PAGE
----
Thermokarst processes increase the supply of stabilizing surfaces and elements (Fe, Mn, Al, and Ca) for mineral–organic carbon interactions

arthur.monhonval [ at ]


The stabilizing properties of mineral–organic carbon (OC) interactions have been studied in many soil environments (temperate soils, podzol lateritic soils, and paddy soils). Recently, interest in their role in permafrost regions is increasing as permafrost was identified as a hotspot of change. In thawing ice-rich permafrost regions, such as the Yedoma domain, 327–466 Gt of frozen OC is buried in deep sediments. Interactions between minerals and OC are important because OC is located very near the mineral matrix. Mineral surfaces and elements could mitigate recent and future greenhouse gas emissions through physical and/or physicochemical protection of OC. The dynamic changes in redox and pH conditions associated with thermokarst lake formation and drainage trigger metal-oxide dissolution and precipitation, likely influencing OC stabilization and microbial mineralization. However, the influence of thermokarst processes on mineral–OC interactions remains poorly constrained. In this study, we aim to characterize Fe, Mn, Al, and Ca minerals and their potential protective role for OC. Total and selective extractions were used to assess the crystalline and amorphous oxides or complexed metal pools as well as the organic acids found within these pools. We analyzed four sediment cores from an ice-rich permafrost area in Central Yakutia, which were drilled (i) in undisturbed Yedoma uplands, (ii) beneath a recent lake formed within Yedoma deposits, (iii) in a drained thermokarst lake basin, and (iv) beneath a mature thermokarst lake from the early Holocene period. We find a decrease in the amount of reactive Fe, Mn, Al, and Ca in the deposits on lake formation (promoting reduction reactions), and this was largely balanced by an increase in the amount of reactive metals in the deposits on lake drainage (promoting oxidation reactions). We demonstrate an increase in the metal to C molar ratio on thermokarst process, which may indicate an increase in metal–C bindings and could provide a higher protective role against microbial mineralization of organic matter. Finally, we find that an increase in mineral–OC interactions corresponded to a decrease in CO2 and CH4 gas emissions on thermokarst process.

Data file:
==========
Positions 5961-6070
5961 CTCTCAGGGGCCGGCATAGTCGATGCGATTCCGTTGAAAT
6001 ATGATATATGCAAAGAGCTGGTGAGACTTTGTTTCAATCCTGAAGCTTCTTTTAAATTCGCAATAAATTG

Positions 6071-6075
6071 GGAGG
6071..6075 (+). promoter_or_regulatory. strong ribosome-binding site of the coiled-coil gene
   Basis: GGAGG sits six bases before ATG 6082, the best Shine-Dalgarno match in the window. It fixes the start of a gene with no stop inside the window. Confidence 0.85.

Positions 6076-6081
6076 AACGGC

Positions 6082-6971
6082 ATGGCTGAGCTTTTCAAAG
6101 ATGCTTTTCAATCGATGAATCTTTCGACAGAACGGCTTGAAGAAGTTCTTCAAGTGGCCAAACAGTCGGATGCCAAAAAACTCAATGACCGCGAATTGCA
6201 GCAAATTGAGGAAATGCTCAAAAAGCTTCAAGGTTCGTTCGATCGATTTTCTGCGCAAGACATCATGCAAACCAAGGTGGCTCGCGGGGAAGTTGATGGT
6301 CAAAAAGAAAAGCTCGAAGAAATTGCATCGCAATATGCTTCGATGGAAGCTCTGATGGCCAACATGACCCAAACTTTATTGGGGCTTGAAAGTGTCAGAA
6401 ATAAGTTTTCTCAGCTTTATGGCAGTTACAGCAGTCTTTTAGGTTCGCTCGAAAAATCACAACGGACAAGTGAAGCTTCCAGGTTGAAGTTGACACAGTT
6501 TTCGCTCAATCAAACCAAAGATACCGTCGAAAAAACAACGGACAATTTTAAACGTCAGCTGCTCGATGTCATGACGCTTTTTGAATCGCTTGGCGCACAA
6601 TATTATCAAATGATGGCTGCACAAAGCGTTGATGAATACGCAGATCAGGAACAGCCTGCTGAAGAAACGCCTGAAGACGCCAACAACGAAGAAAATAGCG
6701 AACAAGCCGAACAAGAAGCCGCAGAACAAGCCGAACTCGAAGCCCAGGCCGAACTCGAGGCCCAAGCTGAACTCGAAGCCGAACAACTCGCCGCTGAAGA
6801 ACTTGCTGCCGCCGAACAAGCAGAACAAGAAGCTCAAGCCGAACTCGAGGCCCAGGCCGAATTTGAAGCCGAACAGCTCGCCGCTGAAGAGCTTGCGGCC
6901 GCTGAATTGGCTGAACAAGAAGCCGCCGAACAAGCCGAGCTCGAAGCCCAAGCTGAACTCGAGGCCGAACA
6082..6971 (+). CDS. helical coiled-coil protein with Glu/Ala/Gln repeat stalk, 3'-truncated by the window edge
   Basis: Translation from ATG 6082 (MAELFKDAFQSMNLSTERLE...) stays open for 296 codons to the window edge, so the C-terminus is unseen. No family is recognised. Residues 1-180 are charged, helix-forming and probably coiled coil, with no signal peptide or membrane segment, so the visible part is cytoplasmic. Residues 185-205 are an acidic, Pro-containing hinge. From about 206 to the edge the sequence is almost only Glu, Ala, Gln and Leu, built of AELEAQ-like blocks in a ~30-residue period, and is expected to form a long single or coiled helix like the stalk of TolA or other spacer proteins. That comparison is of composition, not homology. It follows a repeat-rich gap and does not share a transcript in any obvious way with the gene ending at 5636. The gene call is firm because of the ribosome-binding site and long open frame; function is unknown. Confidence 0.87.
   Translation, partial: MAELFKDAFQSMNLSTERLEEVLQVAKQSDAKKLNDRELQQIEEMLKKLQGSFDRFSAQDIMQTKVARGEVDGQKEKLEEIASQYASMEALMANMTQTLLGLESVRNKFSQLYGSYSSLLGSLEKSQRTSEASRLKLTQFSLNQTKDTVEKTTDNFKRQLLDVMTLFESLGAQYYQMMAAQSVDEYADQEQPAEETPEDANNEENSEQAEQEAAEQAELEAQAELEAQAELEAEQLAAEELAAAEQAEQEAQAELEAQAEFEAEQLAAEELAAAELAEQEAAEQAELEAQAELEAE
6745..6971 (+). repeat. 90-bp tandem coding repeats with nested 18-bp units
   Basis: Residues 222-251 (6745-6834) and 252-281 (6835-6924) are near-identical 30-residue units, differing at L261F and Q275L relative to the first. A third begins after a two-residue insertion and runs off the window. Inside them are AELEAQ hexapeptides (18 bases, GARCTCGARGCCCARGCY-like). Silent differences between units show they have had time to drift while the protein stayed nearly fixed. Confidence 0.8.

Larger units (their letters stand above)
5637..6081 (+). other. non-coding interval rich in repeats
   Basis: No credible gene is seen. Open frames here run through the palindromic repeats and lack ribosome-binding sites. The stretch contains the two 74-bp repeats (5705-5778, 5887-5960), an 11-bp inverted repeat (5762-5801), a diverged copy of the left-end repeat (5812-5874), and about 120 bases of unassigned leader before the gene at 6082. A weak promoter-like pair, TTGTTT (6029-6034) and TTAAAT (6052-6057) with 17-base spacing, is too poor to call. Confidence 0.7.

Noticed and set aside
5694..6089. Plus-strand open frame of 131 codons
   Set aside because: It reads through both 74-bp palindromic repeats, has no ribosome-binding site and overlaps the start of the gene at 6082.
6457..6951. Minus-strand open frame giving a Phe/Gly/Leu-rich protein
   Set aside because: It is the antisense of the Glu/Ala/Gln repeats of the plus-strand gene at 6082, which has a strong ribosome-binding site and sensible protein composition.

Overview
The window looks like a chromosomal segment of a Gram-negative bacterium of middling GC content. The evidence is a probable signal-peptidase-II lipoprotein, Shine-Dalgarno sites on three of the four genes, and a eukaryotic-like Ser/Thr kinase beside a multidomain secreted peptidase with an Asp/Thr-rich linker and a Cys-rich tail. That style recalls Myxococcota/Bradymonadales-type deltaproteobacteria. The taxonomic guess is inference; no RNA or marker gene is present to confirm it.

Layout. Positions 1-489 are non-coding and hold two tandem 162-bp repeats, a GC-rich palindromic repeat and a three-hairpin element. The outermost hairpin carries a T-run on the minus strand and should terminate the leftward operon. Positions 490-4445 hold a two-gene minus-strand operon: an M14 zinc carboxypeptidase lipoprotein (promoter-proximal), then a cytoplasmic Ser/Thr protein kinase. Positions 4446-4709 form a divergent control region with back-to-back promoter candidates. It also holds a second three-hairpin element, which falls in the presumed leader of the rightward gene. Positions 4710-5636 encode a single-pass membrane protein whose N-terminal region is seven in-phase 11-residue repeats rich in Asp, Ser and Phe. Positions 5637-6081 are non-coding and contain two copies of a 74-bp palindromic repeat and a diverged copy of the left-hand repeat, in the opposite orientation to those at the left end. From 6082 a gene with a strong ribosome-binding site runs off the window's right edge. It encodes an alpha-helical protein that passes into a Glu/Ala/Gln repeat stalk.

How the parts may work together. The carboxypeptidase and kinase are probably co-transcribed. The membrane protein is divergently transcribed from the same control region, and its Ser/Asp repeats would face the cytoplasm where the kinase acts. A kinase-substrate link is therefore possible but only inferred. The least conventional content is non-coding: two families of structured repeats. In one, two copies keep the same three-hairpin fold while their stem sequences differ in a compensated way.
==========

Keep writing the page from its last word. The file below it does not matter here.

Item Type
Primary Division
Primary Topic
Helmholtz Cross Cutting Activity (2021-2027)
Publication Status
Published online
Eprint ID
DOI 10.1002/ppp.2162

Cite as
Monhonval, A. , Strauss, J. , Thomas, M. , Hirst, C. , Titeux, H. , Luis, J. , Gilliot, A. , du Bois d'Aische, E. , Pereira, B. , Vandeuren, A. , Grosse, G. , Schirrmeister, L. , Jongejans, L. L. , Ulrich, M. and Opfergelt, S. (2022): Thermokarst processes increase the supply of stabilizing surfaces and elements (Fe, Mn, Al, and Ca) for mineral–organic carbon interactions , Permafrost and Periglacial Processes, pp. 1-18 . doi: 10.1002/ppp.2162

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